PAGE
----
No, forget the ocean waves, they are too strong, too large a poetic form. The river motif is also too strong. Let us leave that behind us. Rather, we are the silence of the floating oak leaf, whose bronze-stained shimmer hooks the eye of that ungulate who is grazing the richness of the riverbank—a ghost silently passing in the morning mist from here to there and also to nowhere. But the river runs and often forgets, as rivers have the tendency to do, about flow and the timelessness of rhythm and us, that undulating oak leaf’s silence that only the undulating ungulate nods at—notices.
During the Late Neolithic Period, the Proto-Indo-European language (PIE) emerged, as languages have the tendency to do. It is believed to be one of the first written or at least first known to be written languages of the world.
Its word for the Hebrew book of Genesis is*ǵn̥éhti, a third person singular, which means quite literally, to know. It is constructed from *ǵneh-, which means to recognize and *-né-, which forms transitive imperfective verbs from perfective intransitive roots.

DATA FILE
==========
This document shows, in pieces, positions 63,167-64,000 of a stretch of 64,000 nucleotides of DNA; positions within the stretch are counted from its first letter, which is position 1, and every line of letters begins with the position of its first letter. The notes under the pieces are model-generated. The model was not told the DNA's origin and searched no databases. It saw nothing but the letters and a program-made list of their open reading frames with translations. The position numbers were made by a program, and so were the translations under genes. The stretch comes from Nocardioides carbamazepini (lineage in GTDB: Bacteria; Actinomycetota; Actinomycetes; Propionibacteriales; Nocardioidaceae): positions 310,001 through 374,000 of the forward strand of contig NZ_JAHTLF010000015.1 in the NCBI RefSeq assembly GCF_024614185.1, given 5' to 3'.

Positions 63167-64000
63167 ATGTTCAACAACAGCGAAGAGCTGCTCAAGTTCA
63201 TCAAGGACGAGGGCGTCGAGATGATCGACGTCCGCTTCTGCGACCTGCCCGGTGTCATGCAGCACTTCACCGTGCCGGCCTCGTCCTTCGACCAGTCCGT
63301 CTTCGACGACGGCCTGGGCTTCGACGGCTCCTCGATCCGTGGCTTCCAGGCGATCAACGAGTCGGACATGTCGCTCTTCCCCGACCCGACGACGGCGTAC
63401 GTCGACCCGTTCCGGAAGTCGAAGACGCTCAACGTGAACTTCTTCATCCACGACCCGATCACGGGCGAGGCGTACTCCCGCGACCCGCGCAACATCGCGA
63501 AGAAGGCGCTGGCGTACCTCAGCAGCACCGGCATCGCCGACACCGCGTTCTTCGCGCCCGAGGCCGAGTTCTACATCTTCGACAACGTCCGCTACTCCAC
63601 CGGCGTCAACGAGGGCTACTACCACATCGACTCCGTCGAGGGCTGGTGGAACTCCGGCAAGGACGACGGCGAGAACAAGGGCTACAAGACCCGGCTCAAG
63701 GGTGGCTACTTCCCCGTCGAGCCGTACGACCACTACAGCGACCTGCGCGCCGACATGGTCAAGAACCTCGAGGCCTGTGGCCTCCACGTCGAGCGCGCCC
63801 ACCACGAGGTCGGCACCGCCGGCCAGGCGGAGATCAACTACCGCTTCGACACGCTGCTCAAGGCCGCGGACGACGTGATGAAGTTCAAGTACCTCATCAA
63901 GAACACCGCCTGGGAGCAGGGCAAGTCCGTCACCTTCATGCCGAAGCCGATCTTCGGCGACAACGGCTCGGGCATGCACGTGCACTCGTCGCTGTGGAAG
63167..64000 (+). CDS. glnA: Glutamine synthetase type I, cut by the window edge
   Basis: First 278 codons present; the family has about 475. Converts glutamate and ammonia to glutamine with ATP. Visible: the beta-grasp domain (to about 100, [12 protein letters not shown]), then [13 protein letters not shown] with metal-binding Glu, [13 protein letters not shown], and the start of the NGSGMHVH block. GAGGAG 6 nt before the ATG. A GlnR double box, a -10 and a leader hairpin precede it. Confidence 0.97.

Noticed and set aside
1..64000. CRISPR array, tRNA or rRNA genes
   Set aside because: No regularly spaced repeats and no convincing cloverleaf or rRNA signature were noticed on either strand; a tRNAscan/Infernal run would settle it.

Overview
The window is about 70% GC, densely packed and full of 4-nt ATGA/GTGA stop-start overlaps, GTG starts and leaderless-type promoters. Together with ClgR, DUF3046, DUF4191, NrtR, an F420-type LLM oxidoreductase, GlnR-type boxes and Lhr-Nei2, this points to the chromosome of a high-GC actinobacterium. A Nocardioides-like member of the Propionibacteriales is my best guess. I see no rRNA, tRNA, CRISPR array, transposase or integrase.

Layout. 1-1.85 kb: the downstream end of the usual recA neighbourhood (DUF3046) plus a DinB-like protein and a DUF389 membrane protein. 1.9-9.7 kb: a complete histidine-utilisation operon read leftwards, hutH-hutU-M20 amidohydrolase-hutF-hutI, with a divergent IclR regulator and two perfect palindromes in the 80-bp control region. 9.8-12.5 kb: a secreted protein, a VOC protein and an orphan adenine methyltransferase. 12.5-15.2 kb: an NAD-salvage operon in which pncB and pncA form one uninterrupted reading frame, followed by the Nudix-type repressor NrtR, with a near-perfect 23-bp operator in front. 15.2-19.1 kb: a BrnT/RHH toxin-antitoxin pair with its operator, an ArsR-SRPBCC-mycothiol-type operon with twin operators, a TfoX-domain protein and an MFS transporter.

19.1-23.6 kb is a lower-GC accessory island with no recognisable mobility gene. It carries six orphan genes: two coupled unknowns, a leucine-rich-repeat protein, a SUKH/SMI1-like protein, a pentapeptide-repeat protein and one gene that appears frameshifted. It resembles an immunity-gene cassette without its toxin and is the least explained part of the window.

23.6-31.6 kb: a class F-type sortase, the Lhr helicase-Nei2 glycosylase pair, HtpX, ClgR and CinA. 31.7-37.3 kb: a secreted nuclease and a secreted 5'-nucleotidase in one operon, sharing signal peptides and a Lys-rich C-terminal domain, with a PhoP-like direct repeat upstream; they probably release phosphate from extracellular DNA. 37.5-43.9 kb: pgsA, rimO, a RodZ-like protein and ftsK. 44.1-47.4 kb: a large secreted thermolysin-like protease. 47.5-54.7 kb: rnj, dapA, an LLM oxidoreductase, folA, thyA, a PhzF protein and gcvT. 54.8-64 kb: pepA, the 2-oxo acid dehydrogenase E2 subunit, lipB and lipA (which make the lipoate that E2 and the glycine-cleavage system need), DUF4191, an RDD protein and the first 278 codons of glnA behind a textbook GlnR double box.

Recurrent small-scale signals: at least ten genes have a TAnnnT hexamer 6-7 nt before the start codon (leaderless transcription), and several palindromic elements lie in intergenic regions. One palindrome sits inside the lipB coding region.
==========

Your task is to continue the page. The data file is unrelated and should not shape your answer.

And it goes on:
Said another way, *ǵn̥éhti is the word for recognizing what we already know but, through that recognition, it is made more whole when it is known together. That is, when it becomes less lonely. Knowledge and her Creation, to be good, cannot be lonely. Truth must be founded in Community. To know something yourself is not the same thing as knowing something together, the latter making the former more full and somehow also more real—more good. The ancients are telling us that knowing is a community endeavor, but for it to be a good endeavor it must also be a divine venture— a cosmic struggle against loneliness, a terrestrial collision of the conscious and subconscious. The good requires holism, that is the unification of heaven and earth. Yes, that is very good.